7 Nov

When it comes to marketing and leveraging the influence of social media, businesses are often inhibited by preconceptions and narrow thinking. One example is the notion that social media marketing is the sole preserve of B2C sectors, for example, which often deters inexperienced firms in B2B markets from embracing this unique and accessible channel.

In fact, social media marketing is something that can also serve as an impactful tool for businesses across a range of B2B sectors. This is particularly true in the manufacturing industry, where an estimated 85% of marketers cited content and social marketing drives as key drivers of sales in 2015.

Social platforms including LinkedIn and YouTube were also referenced as increasingly influential resources, particularly in relation to the effective sharing and distribution of content.

3 Ways in Which Manufacturers and Product Managers Can Harness Social Media

This is an encouraging trend, and one which suggests that the manufacturers and product managers that have leveraged social media have achieved positive and measurable results. This is something that less knowledgeable or experienced brands within the manufacturing sector can learn from, as they harness the reach and influence of social channels to drive sales and brand awareness.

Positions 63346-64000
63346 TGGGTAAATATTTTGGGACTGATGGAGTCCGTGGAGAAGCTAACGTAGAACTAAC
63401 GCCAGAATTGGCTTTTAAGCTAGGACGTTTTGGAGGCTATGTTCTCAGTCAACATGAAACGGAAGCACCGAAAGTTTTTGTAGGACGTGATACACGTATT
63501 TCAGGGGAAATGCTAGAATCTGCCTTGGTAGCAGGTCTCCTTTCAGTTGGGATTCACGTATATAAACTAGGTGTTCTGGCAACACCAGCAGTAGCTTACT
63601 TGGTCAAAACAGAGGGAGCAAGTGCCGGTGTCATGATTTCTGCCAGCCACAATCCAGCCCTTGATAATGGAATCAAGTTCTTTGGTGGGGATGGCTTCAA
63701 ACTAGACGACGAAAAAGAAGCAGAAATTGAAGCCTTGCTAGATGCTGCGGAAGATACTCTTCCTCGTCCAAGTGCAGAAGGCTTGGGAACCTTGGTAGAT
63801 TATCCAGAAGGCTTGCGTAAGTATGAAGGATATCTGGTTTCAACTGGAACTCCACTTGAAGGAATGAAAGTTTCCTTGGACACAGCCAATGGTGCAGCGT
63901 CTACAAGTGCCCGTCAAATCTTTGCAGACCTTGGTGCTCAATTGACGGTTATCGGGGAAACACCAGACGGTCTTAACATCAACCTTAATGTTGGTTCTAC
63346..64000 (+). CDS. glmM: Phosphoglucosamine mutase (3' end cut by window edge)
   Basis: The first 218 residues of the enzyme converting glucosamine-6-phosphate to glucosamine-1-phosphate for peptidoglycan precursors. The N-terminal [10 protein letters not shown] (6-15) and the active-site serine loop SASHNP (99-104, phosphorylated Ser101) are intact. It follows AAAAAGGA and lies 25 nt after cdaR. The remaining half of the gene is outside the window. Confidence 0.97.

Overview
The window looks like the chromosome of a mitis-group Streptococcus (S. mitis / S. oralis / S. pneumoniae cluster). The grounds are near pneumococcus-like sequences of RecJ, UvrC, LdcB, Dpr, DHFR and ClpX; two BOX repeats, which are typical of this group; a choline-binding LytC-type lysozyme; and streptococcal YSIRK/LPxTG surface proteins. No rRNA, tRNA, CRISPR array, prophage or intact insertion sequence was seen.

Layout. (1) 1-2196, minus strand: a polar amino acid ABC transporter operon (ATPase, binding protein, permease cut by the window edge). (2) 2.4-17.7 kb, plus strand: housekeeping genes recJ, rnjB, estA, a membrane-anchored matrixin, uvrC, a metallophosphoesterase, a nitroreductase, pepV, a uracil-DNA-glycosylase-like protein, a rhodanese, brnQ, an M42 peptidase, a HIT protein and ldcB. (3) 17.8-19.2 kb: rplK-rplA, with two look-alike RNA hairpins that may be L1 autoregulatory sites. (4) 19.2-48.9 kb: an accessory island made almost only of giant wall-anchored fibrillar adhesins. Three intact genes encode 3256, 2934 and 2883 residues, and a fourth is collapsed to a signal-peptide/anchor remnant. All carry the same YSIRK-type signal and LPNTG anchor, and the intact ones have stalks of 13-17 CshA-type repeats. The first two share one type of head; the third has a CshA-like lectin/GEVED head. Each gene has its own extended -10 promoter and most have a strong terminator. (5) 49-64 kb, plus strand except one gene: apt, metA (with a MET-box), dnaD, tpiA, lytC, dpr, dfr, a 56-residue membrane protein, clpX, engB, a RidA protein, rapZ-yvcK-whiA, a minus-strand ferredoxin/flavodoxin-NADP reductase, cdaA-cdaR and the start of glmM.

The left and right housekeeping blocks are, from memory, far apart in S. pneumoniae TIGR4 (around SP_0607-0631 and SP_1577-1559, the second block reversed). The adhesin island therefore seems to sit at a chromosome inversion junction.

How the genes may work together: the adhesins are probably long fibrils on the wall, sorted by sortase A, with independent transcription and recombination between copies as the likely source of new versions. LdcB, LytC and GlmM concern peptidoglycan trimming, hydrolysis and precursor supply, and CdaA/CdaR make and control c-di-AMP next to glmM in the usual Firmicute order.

With this in mind, here are three effective ways in which you can successfully leverage social media for the good of your brand: –

Make Facebook and LinkedIn the Focal Points of your Social Marketing Strategy

While all businesses should look to develop an integrated and tailored social profile (in order to effectively target customer segments), this is particularly important in the manufacturing sector. Whether you produce your own products and sell directly to consumers or are hoping to engage B2B clients, you will need to choose a viable range of channels that provides a showcase for your ranges and markets them appropriately.

In terms of core elements, you need to integrate Facebook and LinkedIn at the heart of your social marketing strategy. Facebook offers you instant access to a user base in excess of one billion, so creating a company profile and using this to highlight products and innovations provides tremendous reach. This can be also be used to integrate alternative marketing tactics, primarily by sharing blog posts, details of product launches and any innovative promotional campaigns aimed at optimising sales conversions.

While Facebook offers you access to a huge, global audience, however, you will need to ensure that you deliver the most relevant and appealing content to engage individuals. This requires a core understanding of your client and consumer base and the reasons that they use the platform, with an estimated 49% of individuals claiming that they ‘like’ a Facebook page in order to support a particular brand.